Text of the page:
Rap fans are so damn demanding. I always knew this, but it really struck me a few weeks ago while I was crashing on the couch of my neighbor, this white dude with dreads from Canada who owns a cat named Hendrix. The neighbor, a metal head, and I were discussing our respective musical tastes, and I asked him what metal fans complain about when listening to their music.
“Mainly, we complain if it’s not ‘metal’ enough,” he said. “So bands go out of their way to ‘out-metal’ each other. They have to play more aggressively, sing about more dragons, shit like that.”
That’s right. Metal bands sing about fucking dragons while rap fans while listen to struggle bars about molly over the annual Beat of the Year.
“Why, what do rap fans hate about rap?” he asked.
“Shit, how much time do you have?” I replied. “Albums with 25 songs, trends and slang terms being beaten to death, basic beats, uncreative lyrics, not to mention their social media habits…”
“That’s a lot to hate,” he observed.
“Yeah, but when rappers do the opposite of those, it’s a thing of beauty.”
I didn’t give much thought to our conversation until the Great Rapocalypse of Summer 2013. While going through all of the releases, I noted that each album had at least one instance where they employed my aforementioned complaints, except one: Run the Jewels.
It should come as no surprise that Killer Mike and El-P made the most consistent, and flat-out best, album of the summer, and possibly of the year so far. Cancer 4 Cure and R.A.P. Music were two of 2012’s best, showcasing the artists’ natural chemistry that made you mad they hadn’t connected before then.
Considering their past subject matter, you’d think they’d spend the album as two knowing prophets, fighting the tyrannical, overreaching government and corrupt legal system, moving through the underground and rallying the resistance. A whole project like that sounds awesome, but Run the Jewels is not that project. Killer Mike and El-P packed twice your daily recommended intake of chain snatching, shot licking, and ass kicking into a 30-minute beatdown that caused me to mail them my high school class ring and fugazi No Limit chain I bought from the swap meet in junior high.
The duo have a Black Hippy-like love of competition between each other, with the two trying to one-up each other on how abstractly they can describe raising hell. Killer Mike’s booming, authoritative voice makes every word feel like a punch as he mixes alliterative flurries with clever references (most notably, he cracks wise about one of the saltiest scenes in urban movie history: Snoop Dogg kicking over JoJo’s pillow fort in Baby Boy). His bully persona makes his comedic moments even more enjoyable, as on “Get It” we get to imagine this big dude doing the Trinidad James “Woo!” and then the George Jefferson walk while holding a gat.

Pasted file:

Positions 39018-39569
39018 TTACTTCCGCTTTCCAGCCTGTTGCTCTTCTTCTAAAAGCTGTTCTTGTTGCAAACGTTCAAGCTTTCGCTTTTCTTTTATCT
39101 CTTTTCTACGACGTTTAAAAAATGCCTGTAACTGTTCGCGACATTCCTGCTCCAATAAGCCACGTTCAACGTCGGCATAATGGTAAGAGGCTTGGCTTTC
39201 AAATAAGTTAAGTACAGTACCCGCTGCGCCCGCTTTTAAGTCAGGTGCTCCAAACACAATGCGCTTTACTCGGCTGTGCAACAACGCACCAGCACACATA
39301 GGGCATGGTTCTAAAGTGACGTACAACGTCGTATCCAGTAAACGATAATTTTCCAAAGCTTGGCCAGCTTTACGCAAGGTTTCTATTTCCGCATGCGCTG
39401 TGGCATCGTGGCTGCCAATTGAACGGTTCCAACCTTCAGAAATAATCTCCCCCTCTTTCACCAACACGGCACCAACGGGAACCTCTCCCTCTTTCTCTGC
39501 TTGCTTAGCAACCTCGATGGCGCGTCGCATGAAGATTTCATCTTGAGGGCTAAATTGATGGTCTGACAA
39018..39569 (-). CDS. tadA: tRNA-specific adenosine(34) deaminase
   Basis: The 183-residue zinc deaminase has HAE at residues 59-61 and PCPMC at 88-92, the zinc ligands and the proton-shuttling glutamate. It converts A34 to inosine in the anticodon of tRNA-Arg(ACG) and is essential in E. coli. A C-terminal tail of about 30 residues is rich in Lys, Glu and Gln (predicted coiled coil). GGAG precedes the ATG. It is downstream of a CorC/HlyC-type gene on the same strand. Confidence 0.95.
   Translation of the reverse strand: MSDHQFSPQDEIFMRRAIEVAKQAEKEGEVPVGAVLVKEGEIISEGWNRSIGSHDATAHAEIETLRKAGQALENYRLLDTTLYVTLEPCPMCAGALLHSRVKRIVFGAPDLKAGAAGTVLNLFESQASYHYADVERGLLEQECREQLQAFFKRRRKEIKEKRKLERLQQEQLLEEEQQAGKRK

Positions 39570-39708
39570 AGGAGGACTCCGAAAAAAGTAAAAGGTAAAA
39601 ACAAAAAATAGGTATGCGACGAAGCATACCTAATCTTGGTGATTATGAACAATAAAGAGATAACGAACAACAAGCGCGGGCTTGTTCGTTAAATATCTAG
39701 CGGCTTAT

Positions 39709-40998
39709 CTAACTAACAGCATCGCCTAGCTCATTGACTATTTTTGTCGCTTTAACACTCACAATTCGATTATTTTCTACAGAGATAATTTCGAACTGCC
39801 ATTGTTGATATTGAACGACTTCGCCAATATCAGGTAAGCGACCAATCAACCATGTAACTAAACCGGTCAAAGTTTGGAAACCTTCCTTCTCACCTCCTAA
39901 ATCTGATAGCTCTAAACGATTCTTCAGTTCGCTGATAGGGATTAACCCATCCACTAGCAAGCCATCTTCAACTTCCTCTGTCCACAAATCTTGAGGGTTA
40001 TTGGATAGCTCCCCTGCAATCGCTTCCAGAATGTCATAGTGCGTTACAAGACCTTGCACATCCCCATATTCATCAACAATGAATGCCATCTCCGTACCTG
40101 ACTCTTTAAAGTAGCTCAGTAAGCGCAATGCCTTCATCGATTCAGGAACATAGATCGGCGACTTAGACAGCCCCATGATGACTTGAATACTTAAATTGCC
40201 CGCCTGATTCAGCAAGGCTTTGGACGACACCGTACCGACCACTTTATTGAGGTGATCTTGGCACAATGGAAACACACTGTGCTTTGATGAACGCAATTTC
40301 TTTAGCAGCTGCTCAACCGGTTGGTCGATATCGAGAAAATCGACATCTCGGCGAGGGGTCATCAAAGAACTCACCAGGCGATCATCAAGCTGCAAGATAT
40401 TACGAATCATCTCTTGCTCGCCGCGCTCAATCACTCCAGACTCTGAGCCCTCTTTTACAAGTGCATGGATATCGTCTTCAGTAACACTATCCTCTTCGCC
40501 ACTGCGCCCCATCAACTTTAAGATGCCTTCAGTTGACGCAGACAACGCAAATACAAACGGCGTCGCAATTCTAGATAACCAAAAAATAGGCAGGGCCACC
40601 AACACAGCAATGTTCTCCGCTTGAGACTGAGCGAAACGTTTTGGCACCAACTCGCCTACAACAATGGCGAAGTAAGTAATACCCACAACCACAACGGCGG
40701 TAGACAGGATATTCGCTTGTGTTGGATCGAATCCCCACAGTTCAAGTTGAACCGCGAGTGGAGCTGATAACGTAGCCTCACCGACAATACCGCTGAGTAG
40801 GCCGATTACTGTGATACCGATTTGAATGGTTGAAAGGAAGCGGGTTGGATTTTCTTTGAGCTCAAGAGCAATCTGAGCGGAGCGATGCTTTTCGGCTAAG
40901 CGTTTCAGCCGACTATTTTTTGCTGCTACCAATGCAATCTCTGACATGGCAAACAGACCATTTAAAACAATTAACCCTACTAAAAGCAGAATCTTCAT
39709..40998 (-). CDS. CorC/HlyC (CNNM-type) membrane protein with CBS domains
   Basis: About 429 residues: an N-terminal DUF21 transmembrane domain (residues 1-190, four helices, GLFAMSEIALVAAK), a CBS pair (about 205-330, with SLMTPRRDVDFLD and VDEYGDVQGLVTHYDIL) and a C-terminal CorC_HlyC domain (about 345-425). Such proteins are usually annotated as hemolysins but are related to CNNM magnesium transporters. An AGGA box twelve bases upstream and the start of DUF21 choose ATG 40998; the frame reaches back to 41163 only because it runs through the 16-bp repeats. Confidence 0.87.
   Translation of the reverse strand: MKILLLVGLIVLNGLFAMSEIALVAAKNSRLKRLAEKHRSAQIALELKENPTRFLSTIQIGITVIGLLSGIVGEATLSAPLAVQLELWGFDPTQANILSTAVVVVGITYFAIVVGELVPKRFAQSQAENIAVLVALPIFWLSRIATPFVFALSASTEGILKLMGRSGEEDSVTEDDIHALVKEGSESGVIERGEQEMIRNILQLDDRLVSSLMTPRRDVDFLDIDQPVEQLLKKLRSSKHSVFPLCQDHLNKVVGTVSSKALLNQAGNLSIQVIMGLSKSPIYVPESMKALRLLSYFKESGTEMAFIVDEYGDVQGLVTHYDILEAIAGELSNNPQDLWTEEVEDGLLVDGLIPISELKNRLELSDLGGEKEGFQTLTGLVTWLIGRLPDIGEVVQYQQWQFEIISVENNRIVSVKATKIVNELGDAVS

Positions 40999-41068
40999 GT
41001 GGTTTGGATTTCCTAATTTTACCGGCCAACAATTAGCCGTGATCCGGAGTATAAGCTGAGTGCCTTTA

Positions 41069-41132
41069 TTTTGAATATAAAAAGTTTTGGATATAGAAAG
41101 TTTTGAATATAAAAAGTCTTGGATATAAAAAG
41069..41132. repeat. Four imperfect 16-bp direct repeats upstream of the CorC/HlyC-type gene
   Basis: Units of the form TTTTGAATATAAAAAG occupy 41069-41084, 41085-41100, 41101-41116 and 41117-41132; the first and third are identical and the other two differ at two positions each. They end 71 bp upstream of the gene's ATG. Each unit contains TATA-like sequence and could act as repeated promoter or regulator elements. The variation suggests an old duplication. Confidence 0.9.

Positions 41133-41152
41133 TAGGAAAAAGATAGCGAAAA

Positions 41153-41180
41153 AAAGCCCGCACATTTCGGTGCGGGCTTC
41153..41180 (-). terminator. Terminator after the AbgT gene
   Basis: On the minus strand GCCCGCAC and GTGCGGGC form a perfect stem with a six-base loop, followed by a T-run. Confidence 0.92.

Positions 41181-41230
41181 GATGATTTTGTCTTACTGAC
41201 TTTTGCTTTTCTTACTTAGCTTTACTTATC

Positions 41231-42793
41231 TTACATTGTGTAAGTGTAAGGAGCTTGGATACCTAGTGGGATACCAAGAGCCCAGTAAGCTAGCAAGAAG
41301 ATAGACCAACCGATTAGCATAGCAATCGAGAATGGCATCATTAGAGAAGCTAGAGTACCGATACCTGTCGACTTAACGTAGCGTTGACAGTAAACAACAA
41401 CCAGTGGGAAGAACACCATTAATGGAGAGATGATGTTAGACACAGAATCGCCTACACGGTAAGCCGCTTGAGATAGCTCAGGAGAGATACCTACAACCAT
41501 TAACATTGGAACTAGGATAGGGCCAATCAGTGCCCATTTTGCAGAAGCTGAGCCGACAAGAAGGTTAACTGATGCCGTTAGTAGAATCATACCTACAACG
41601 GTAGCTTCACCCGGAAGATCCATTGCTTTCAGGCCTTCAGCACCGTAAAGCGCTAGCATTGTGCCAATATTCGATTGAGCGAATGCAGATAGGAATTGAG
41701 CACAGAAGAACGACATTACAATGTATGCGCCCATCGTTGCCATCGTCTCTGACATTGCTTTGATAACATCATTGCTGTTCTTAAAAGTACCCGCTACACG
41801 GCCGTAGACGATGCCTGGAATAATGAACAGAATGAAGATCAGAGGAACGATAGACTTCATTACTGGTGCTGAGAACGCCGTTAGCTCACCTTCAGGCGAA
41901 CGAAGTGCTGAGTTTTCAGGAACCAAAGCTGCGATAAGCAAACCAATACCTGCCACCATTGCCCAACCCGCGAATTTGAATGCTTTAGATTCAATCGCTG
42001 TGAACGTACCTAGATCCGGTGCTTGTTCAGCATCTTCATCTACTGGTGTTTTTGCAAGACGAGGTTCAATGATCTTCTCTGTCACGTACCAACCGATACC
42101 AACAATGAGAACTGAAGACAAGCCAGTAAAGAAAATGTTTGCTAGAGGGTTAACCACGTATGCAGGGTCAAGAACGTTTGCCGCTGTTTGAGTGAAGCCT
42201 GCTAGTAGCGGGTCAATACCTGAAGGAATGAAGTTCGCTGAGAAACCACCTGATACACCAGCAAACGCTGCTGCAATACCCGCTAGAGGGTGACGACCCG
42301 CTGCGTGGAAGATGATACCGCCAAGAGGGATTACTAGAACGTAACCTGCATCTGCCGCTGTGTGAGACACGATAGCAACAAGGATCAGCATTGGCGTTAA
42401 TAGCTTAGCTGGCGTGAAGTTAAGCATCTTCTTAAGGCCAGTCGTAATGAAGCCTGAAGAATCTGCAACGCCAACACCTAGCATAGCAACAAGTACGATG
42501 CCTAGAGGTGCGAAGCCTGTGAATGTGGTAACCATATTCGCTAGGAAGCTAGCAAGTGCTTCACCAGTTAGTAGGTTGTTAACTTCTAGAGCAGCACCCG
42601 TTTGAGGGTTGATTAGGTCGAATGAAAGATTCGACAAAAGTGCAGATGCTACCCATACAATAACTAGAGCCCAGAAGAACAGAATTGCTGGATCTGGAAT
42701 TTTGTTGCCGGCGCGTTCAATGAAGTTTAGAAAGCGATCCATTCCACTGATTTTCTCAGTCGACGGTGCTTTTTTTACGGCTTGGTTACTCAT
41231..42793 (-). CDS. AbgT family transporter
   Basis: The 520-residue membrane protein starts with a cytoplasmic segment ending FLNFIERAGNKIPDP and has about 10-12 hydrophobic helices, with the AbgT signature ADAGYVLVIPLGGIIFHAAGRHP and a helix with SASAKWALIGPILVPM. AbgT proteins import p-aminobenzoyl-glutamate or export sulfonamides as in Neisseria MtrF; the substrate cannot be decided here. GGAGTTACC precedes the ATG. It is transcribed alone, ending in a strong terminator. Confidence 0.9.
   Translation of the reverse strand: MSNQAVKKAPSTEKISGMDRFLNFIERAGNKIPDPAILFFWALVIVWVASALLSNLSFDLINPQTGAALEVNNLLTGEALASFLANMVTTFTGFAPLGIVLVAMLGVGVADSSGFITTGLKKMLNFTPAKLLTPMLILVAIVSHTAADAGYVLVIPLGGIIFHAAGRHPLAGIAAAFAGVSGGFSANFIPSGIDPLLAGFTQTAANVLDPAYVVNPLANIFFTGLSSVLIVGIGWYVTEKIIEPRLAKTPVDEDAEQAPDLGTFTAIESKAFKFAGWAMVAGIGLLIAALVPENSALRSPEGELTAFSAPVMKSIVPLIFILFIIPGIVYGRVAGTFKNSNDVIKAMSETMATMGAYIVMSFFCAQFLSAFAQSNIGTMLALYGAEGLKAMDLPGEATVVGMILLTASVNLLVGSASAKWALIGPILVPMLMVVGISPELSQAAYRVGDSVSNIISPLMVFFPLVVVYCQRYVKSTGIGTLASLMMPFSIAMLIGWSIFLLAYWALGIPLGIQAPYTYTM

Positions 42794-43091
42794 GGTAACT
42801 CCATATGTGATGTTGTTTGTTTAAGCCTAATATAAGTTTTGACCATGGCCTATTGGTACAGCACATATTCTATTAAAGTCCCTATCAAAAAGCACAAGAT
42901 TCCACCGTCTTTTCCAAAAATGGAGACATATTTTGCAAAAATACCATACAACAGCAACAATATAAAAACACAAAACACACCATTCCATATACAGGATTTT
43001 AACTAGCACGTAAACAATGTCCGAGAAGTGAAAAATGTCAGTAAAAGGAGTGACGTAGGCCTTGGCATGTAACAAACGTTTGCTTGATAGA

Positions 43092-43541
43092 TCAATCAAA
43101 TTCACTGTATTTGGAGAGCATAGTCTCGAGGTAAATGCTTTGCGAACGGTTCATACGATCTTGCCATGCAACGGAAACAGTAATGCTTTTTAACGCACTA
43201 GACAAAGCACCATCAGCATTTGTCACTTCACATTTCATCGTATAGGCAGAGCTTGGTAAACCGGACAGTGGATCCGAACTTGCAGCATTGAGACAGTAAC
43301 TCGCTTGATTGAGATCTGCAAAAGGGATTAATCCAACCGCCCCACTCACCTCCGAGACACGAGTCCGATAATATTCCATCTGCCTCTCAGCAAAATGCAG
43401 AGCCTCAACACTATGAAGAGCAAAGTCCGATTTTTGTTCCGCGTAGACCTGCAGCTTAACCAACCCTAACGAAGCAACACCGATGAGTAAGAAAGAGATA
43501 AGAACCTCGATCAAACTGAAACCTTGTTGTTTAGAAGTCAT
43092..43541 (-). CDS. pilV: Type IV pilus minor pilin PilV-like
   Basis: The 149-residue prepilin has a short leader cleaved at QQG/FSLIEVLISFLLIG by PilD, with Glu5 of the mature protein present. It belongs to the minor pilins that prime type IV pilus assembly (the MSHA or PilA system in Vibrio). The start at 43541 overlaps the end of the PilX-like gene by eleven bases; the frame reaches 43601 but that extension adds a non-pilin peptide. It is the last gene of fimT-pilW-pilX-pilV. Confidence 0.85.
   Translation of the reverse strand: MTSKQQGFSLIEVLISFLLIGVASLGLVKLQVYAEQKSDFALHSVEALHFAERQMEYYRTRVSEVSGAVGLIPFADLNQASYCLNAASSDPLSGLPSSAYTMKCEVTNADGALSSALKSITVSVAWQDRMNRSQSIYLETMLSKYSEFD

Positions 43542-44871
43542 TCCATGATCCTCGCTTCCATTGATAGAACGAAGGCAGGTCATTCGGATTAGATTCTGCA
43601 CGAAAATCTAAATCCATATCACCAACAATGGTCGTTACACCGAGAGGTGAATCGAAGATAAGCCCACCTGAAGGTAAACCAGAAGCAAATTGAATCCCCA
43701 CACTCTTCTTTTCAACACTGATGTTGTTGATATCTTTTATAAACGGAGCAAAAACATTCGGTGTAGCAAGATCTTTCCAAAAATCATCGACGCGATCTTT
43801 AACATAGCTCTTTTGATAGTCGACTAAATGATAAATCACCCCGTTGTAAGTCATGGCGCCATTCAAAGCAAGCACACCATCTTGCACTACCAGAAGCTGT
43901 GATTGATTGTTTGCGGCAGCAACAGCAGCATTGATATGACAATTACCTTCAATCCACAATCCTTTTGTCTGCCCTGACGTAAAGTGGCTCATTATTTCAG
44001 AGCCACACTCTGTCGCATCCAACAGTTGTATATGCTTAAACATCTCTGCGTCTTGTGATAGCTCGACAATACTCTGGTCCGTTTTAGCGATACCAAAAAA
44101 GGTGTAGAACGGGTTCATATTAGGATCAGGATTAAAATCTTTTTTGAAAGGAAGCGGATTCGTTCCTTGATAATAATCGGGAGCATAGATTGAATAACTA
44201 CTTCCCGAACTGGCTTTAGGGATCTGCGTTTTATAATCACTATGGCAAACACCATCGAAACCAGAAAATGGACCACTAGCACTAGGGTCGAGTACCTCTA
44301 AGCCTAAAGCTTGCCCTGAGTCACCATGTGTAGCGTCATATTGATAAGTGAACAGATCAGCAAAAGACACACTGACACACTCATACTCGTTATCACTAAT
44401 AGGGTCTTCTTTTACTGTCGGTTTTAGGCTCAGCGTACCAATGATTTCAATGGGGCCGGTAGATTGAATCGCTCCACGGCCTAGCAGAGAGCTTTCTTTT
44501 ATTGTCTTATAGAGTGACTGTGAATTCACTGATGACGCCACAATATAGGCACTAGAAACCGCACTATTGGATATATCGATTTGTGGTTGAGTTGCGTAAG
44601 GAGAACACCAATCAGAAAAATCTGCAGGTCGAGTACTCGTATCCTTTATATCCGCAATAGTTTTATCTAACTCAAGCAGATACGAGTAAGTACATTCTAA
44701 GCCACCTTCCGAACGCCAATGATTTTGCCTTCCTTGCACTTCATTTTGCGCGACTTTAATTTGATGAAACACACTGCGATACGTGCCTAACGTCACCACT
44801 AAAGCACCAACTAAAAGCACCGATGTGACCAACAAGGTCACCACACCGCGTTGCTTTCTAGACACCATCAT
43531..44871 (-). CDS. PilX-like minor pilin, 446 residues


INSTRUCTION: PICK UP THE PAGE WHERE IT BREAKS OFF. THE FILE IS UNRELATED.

He seems to relish the freedom that a free, independent release like Run the Jewels gives him, and he uses it to fire some shots at fellow Great Rap Summer of 2013 participants Jay-Z and Kanye on “Sea Legs”, calling them “parrots” and “liars.” Harsh words, but Killer Mike has a reputation for speaking harsh truths. Usually, shots like these seem like sour grapes from a less-accomplished artist, or just Game doing his annual “Please notice me, Jay-Z!” campaign. But Killer Mike might be the most talented rapper to essentially say “Fuck Jay-Z” since Nas, and he’s certainly making better music than Hova at the moment. He’s embracing the villain role on Run the Jewels and he sums it up thusly on “Job Well Done” – “I take being left off your ‘fuck list’ personal.”
El-P might have Killer Mike beat when it comes to oddball rhymes on Run the Jewels, despite Killer Mike blowing away a poodle on the title track. “I fuck in my church shoes” comes to mind, in addition to rhymes about dolphin rape and Yetis. But he’s (thankfully) not Bizarre-from-D12 weird. El Producto is from Brooklyn, the land of talking greasy – “Not too tall, dark, and handsome, man/But I talk dark for the ransoms, man.” He’s just as comfortable as Killer Mike about smacking haters silly, and his beats create the dark environment that allows them to slide back into the shadows after pulling off an armed robbery. The production is more R.A.P. Music than Cancer 4 Cure, but still retains El-P’s beloved synths and guitars, because a soul sample has never inspired me to get gully on anybody, with the exception of Cam’ron’s “Down and Out”.
Run the Jewels is boldly in your face, presented by two thinking-man’s goons who take more pleasure in describing how they terrorize the marks than the spoils they reap. What’s most refreshing about their macho posturing is that it never devolves into misogyny or homophobia. Admittedly, I don’t really care when I hear those elements anyway because I don’t look to rap music for family values and I’m too busy doing the real Harlem Shake to care. But El-P and Killer Mike show that you can absolutely make high-grade bully rap without slandering women and the gay community. It’s the most accessible of their previous works, all without a club-centric song featuring Drake, which, rest assured, would have led to a rash of “purist” suicides (remember Lil’ Wayne on Little Brother’s Getback?). The only restraint they showed was limiting Run the Jewels to 10 songs, a savvy move to leave us wanting more, and letting the quality of the music create its own hype for the rumored sequel. Run the Jewels, so far, runs 2013.